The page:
Kathryn is currently working on a documentary film set to premiere at this years Tribeca Film Festival. The documentary discusses a police raid in Detroit in 1967 results in one of the largest citizen uprisings in the United States’ history.

In addition to that, she is currently co-directing a short documentary titled The Protectors, which will be made in VR about African elephants and ivory poaching. Check out our HTC Vive to get a little taste of the VR world.

Here is a list of films directed by Kathryn Bigelow available at the Media Library:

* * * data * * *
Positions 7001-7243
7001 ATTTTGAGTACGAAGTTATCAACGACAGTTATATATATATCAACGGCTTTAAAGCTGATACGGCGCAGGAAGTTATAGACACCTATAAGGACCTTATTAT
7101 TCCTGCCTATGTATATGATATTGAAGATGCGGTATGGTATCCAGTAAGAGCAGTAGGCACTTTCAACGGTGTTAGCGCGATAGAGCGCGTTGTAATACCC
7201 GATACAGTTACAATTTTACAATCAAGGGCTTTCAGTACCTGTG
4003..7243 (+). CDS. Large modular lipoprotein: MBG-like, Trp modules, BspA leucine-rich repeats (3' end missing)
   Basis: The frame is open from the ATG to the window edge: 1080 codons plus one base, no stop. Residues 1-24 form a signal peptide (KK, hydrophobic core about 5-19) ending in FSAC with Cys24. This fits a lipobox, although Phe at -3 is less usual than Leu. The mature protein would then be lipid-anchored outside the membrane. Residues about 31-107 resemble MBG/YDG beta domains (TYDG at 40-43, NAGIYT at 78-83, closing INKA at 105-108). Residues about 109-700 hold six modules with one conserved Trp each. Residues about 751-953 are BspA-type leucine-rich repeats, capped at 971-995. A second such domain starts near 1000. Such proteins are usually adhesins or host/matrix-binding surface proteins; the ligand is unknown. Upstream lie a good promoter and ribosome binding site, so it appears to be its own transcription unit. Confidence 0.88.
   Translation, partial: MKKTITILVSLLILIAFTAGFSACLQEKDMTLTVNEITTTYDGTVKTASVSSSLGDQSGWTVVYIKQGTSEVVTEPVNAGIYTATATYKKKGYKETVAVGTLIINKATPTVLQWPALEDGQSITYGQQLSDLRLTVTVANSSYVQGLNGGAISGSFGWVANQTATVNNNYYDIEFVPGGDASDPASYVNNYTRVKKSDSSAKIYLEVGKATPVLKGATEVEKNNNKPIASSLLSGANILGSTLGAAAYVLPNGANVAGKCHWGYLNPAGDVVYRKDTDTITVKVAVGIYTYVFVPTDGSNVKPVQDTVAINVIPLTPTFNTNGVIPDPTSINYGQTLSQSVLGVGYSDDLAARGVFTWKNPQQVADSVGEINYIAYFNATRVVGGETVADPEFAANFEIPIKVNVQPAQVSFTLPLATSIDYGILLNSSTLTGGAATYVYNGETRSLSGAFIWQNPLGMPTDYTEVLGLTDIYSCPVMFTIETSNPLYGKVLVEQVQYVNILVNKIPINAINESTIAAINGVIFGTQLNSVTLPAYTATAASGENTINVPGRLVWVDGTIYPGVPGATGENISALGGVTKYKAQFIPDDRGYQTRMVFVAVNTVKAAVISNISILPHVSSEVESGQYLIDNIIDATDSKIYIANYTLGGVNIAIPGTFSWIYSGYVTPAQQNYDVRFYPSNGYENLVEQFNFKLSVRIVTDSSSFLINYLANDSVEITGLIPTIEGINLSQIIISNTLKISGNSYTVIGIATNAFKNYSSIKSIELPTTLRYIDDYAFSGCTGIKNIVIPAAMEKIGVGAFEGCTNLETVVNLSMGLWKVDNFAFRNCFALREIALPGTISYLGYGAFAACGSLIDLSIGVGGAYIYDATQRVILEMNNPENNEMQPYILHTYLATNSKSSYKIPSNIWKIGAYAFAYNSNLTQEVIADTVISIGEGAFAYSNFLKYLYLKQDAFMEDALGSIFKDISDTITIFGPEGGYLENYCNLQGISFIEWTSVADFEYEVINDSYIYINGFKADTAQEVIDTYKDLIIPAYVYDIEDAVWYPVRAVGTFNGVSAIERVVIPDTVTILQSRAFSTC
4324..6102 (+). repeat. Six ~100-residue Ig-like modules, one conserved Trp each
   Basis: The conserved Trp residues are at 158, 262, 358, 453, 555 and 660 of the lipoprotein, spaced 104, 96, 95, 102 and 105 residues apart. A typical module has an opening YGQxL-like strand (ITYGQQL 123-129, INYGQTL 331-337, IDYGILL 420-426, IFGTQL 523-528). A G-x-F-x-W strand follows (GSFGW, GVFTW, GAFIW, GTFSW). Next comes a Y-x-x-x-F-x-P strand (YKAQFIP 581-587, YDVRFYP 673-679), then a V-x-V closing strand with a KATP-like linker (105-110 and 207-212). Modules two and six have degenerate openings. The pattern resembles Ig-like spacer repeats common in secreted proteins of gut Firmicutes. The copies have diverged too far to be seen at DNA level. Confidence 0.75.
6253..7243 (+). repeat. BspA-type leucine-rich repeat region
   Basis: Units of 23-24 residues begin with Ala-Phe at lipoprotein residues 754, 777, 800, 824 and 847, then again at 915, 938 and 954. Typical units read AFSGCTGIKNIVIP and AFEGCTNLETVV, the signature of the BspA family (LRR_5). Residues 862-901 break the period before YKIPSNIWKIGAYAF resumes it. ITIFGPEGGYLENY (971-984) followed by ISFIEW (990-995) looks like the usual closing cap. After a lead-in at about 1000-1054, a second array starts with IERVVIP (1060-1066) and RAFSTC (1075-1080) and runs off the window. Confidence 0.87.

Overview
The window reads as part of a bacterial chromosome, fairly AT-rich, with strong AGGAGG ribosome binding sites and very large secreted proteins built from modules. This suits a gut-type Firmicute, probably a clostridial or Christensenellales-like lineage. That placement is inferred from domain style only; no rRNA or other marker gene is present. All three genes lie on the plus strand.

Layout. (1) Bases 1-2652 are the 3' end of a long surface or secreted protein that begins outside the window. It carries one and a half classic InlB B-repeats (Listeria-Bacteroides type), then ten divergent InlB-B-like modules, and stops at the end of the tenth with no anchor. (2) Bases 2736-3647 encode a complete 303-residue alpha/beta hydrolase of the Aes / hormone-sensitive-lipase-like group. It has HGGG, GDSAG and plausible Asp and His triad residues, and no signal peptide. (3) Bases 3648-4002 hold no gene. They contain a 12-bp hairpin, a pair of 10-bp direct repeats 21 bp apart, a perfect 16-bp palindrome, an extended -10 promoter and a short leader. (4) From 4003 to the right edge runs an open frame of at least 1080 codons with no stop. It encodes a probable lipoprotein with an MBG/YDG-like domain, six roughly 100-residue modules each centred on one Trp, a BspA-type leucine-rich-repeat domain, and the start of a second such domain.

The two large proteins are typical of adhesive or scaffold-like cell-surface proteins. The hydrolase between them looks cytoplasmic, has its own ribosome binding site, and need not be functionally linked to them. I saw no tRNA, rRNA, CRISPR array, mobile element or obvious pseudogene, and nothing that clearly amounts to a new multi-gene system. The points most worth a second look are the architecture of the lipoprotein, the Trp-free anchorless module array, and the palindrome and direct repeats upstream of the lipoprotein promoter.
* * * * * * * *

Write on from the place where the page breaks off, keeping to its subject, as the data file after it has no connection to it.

Zero Dark Thirty (2012)

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Chronicles the decade-long search for Osama bin Laden following the September 2001 attacks, and his death at the hands of Navy SEAL Team 6.

The Hurt Locker (2008)

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US Army Staff Sergeant Will James, Sergeant J.T. Sanborn and Specialist Owen Eldridge comprise the Bravo Company’s bomb disposal unit stationed in Baghdad. James is the tech team leader. When he arrives on the scene, Bravo Company has thirty-nine days left on its current deployment, and it will be a long thirty-nine days for Sanborn and Eldridge whose styles do not mesh with that of their new leader. While the three members face their own internal issues, they have to be aware of any person at the bomb sites, some of whom may be bombers themselves.

K-19 The Widowmaker (2002)